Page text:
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Making a Pea Trellis with Kids

This simple project is a great way to get the kids out in the garden for a little free labour…{ahem} I mean garden therapy.

A super simple trellis for training peas - fun family gardening project

Spring is the time to plant peas out in the garden. Seeds germinate well in cool soil so plants have a strong start by the time summer hits. I like to start my peas indoors then move the little vines out when they are strong enough, but you can also buy started pea plants at nurseries and farmers market this time of year.

When you plant your peas they will start to ramble and tangle along the ground and the sweet tips get munched on by just about any vegetable loving creature you can imagine (slugs, snails, the darn dog!) so it’s nice to grow them vertically up a support. The little vines cling and twine nicely around string, and this simple trellis is perfect to pack a lot of peas into a small area.


  • Bamboo poles of various lengths
  • A spool of garden twine
  • A garden helper


1. Stick two 6’ or longer bamboo poles into the soil on either side of your pea patch.

2. Make a frame using two more bamboo poles that measure a few inches longer than the width of your side stakes. Secure the poles together by tying twine around the poles where they cross in a figure eight pattern.

3. Using twine on a spool, tie one end of the twine to the bottom of one side of the bottom of the frame. Run the twine up and over the top of the frame, and allow to drop back down. Let your garden helper wind the twine around the frame over and over until you have reached the other side. Tie the twin in a knot on the end of the frame to secure.

4. Gently lift the tips of the pea plants and tuck their tendrils onto the twine. The peas will take it from here.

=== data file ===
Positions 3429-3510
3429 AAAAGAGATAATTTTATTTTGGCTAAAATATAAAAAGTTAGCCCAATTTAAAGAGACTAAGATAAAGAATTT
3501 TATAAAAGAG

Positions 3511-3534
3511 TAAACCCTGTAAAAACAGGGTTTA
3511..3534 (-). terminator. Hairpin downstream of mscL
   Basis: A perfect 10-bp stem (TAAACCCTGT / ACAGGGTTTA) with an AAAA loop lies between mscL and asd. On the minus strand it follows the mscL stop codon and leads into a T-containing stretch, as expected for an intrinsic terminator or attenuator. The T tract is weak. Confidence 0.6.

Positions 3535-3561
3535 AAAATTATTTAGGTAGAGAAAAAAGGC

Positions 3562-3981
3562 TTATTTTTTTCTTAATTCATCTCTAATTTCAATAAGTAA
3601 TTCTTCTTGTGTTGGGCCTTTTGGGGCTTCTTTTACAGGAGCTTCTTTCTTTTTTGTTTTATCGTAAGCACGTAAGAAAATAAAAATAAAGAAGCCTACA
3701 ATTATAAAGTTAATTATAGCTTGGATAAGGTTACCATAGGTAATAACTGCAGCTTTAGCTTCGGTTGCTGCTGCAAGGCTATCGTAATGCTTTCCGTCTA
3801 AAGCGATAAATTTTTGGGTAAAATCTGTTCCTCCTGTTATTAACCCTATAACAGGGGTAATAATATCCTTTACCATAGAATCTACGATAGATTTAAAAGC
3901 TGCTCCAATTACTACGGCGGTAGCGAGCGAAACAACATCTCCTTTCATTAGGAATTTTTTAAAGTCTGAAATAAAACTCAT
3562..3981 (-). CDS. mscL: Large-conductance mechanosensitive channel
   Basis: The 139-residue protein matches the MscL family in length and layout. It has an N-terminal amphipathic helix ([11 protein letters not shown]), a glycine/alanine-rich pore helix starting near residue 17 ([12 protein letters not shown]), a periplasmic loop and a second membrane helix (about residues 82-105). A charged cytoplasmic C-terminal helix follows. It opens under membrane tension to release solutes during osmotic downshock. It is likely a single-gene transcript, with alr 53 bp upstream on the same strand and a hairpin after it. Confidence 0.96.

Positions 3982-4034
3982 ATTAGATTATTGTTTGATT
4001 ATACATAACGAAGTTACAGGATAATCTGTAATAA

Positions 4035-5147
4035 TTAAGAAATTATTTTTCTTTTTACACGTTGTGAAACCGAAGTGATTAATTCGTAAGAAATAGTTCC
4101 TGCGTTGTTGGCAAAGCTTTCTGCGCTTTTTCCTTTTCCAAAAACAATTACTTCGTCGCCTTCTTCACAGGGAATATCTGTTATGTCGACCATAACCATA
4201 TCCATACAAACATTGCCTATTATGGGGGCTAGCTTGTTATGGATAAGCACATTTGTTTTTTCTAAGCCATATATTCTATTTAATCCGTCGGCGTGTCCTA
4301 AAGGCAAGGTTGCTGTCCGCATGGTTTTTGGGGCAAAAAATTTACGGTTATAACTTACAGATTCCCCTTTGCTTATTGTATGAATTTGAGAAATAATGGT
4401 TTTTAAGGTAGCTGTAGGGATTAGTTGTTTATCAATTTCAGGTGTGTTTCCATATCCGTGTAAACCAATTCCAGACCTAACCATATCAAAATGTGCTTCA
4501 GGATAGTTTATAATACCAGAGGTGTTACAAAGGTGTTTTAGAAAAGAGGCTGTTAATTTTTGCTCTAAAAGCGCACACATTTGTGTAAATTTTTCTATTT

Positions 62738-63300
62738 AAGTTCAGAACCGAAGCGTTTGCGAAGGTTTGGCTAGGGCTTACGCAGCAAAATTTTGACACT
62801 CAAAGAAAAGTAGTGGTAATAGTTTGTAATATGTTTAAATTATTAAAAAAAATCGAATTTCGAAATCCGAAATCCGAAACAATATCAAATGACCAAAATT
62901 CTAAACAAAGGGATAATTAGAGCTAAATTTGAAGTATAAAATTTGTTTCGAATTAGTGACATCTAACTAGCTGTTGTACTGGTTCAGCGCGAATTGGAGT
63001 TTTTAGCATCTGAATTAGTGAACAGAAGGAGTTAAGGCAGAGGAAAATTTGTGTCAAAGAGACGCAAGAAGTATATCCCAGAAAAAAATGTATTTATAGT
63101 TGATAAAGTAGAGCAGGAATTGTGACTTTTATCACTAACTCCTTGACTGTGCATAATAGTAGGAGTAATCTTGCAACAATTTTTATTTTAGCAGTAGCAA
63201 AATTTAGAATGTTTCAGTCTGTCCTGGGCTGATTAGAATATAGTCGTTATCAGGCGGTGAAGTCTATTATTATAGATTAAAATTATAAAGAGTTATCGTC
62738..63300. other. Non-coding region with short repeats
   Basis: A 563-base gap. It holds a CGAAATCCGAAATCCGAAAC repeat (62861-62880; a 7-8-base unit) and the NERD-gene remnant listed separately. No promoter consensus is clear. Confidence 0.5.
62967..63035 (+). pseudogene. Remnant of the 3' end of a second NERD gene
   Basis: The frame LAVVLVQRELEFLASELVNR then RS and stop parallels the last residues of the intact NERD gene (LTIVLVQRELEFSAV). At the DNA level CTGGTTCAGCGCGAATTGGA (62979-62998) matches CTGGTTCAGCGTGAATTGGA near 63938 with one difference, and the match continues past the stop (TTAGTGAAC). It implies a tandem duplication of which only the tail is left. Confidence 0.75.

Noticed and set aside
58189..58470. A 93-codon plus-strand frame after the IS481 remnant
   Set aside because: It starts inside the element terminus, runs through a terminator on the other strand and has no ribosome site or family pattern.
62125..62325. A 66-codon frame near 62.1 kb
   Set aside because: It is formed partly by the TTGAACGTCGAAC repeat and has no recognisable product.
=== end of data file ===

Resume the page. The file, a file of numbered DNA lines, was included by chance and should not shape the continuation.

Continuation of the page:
1. I loved the look of this trellis, but when I made it, the pull of the wound twine made my top horizontal bamboo pole shift/slide down and the twine would go slack. I even took it apart and re-did it with 2 extra bamboo poles going diagonal and the poles still would slide a bit, making very slack twine. Not sure what I’m doing wrong, but I think I’ll try a different kind of trellis.

    • The tension that pulls down the upper vertical pole(s) isn’t necessary. try running separate lengths of vertical twine instead of one piece that’s woven up and down. If each piece of vertical twine is left dangling loose, they won’t pull down the upper horizontal pole. The peas don’t care if the setup is taut or not: they’ll latch on regardless.

  2. If you have trouble with the top frame pole sliding down under the weight of the growing vines, try this: Use two side poles with “knuckles” at about the same height where you want to attach your top frame pole. If you lash the top horizontal bamboo pole just above those “knuckles” of the side poles, the little knobbies will help prevent the top piece from sliding down. I also wrap extra twine around the side poles between the top piece and the side pole knuckles to create a stop. OR, you can create a tripod for each side by lashing together 3 poles, then set the top pole in the criss-cross formed spanning across the two tripods. I just tie a horizontal piece of twine across the tripod legs at the bottom and use that instead of lashing another horizontal pole at the bottom. I find the tripod design a little sturdier since I like to follow peas with cucumbers, and the weight of those vines can pull over a single pole system.

  3. We made this – totally worth it – it was fun, and it looks natural and beautiful in the gatden. We tied one end of the twine to the bamboo, as instructed – but we also tied a small stick to the other end of the twine so my three-year-old helper could easily “sew” the twine over and under the trellis frame. Bonus: the stick also acted as a counterweight so I could adjust the tension and only have to tie the twine once. The frame issues other commenters mentioned are real – just steel yourself and use an itty-bitty zip tie from the jump. I wouldn’t try it, at first, because they’re 100% ugly and synthetic, but after tying and re-tying the corners of the frame 800 times, I finally gave in and used two ties, in an x, per joint. For good measure I also zipped the ends of the twine we’d tied to the top and bottom of the frame. It’s a hideous fix but it’s strong – and I’m going out there tomorrow to snip the plastic tails and, idk, cover them with more twine. Really wonderful, inexpensive and cute, though – so if you’re thinking about it, do it!!!

    • Could you please explain how you used the zip tie? I’m not picturing how this would work or how it helps. Thank you!


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